The Russian government has lowered its forecast for oil production from 560 Mt to 517 Mt (-8% on previous forecast) in 2021 and to 548 Mt in 2022 (-2%); forecasts for 2023 and 2024 have not changed. In addition, the country should produce 391 Mt of coal in 2021 (-14% compared to a previous forecast), 390 Mt in 2022 and 2023 (-16% and -18%, respectively, on previous forecasts), and 420 Mt in 2024 (-14%). Where gas production is concerned, Russia is now expected to produce 698 bcm of gas in 2021 (-6.9%), 743 bcm in 2022 (-2%), 773 bcm in 2023 and 795 bcm in 2024 (unchanged); LNG production is still expected to average 30.1 Mt in 2021.
According to the Polish gas transmission system operator Gaz-System, Poland’s gas demand is forecast to increase by 60% over the next 10-13 years, from nearly 21 bcm in 2019 to over 30 bcm. The country will use gas as a transition fuel before switching to nuclear and renewables. In 2040, gas should account for 30% of Poland’s power mix, followed by wind (30%), nuclear (16%) and solar (5%).
According to a draft electricity plan released by the Vietnamese Ministry of Industry and Trade, Vietnam will need about US$320bn to develop its power sector in 2021-2045, including US$235bn for electricity and US$85bn for the grid. The supply of commercial electricity is forecast to reach 491 TWh in 2030 (+87% compared to 2019) and 877 TWh by 2045 (+265%). The country’s total capacity should amount to 137 GW in 2030 (+145% compared to 2019), with 29% from wind power, solar and renewable energies, 27% from coal-fired thermal power plants, 21% from gas thermal power, 18% from hydropower, 4% from imports and 1% from storage devices. In 2045, Vietnam’s installed capacity is expected to reach 277 GW (+395% compared to 2019), including 44% from wind power, solar and renewable energies, 24% from gas thermal power, 18% from coal-fired thermal power, 9% from hydropower, 2% from imports and 3% from storage devices.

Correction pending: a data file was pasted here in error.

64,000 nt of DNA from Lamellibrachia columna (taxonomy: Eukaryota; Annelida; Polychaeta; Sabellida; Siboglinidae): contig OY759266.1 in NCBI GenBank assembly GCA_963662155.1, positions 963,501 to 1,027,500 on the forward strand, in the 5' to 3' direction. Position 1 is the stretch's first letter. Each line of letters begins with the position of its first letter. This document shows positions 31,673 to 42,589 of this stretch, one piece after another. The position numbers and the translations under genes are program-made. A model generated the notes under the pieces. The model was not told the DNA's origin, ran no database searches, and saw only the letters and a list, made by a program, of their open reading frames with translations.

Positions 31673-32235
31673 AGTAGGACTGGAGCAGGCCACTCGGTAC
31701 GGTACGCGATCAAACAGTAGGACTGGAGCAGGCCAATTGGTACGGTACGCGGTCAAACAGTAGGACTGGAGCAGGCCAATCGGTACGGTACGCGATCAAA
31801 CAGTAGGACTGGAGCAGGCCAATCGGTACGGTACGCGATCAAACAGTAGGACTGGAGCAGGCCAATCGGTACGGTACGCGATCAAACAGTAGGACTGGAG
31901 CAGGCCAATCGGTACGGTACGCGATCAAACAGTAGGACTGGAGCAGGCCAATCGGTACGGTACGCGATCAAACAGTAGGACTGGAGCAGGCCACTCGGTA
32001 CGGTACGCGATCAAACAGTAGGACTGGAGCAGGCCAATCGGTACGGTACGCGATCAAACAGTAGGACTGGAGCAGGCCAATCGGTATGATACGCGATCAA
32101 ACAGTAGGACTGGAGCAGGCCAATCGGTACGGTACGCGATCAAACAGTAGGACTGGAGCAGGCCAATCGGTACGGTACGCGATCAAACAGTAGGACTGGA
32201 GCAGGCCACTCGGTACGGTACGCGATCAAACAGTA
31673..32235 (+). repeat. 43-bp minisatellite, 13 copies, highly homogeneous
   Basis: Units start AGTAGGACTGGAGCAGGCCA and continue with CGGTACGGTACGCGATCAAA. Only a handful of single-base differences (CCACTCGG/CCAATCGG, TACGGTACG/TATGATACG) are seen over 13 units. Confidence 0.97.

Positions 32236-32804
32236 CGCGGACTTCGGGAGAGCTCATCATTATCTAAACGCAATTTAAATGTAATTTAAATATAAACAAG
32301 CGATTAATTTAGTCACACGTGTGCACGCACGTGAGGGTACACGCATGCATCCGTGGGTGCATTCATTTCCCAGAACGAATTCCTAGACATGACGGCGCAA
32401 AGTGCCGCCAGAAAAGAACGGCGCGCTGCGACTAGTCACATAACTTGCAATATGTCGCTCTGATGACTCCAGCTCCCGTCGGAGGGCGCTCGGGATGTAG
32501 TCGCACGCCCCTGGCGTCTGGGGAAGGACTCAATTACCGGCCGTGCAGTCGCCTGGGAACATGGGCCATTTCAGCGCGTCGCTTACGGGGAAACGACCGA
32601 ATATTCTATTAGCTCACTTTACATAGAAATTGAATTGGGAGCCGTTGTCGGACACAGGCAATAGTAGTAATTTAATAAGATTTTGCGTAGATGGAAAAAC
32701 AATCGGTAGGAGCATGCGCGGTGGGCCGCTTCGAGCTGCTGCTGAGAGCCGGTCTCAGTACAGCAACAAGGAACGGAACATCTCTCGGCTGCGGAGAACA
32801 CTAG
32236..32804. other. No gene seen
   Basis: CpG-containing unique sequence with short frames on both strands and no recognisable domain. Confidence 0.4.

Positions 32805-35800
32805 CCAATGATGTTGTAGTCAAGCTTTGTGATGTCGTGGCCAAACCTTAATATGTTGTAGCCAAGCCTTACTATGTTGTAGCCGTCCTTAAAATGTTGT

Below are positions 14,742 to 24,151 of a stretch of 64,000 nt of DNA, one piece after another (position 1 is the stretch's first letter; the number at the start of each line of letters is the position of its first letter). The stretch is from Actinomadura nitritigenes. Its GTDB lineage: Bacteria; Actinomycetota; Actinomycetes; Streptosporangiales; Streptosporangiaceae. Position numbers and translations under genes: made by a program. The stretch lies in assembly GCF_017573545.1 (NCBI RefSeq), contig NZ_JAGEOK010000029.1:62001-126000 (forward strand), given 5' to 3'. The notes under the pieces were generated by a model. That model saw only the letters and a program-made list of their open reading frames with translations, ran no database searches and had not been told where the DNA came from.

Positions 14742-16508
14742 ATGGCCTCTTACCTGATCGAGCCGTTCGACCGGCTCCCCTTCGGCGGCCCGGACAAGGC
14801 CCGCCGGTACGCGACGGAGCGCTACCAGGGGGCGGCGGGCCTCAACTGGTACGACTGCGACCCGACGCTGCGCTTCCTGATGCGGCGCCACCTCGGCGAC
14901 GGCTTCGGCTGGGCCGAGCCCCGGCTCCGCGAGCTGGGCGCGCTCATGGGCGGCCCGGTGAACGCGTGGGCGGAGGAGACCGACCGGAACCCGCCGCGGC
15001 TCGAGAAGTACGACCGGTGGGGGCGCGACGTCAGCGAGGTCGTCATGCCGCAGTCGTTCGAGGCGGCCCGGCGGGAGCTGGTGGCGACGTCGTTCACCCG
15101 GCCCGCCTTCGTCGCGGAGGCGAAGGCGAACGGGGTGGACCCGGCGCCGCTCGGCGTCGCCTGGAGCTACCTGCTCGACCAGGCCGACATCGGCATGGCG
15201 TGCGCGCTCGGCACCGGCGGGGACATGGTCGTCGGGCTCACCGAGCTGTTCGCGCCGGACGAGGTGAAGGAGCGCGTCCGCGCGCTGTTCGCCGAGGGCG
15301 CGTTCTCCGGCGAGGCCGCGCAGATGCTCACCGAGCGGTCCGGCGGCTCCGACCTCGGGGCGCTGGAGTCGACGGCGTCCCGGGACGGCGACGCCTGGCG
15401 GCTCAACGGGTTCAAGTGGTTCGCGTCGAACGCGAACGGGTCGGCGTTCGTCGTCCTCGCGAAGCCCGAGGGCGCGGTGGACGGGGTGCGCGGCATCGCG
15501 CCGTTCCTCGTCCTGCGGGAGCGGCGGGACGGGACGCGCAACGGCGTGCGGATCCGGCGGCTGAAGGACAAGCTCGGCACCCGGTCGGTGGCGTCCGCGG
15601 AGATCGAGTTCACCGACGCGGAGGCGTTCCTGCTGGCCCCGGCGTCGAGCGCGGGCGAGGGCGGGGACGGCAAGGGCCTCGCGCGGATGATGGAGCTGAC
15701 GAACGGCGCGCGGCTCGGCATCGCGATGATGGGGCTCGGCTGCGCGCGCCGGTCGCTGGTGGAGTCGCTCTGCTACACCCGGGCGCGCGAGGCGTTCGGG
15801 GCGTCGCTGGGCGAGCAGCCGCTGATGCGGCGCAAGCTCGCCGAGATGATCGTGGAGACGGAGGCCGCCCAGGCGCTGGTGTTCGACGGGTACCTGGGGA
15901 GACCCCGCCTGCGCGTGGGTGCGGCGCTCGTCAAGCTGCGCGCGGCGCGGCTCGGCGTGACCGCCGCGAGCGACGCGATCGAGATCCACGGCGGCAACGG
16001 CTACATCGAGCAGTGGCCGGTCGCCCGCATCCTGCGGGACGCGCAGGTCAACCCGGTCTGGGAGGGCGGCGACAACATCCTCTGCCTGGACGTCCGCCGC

According to the Bulgarian power transmission system operator Electricity System Operator (ESO), Bulgaria had 1.1 GW of solar power plants and 0.7 GW of wind capacity at the end of 2020, accounting for about 20% of the country’s installed capacity. 77 MW of solar capacity was added during the year and another 114 MW should be connected in 2021.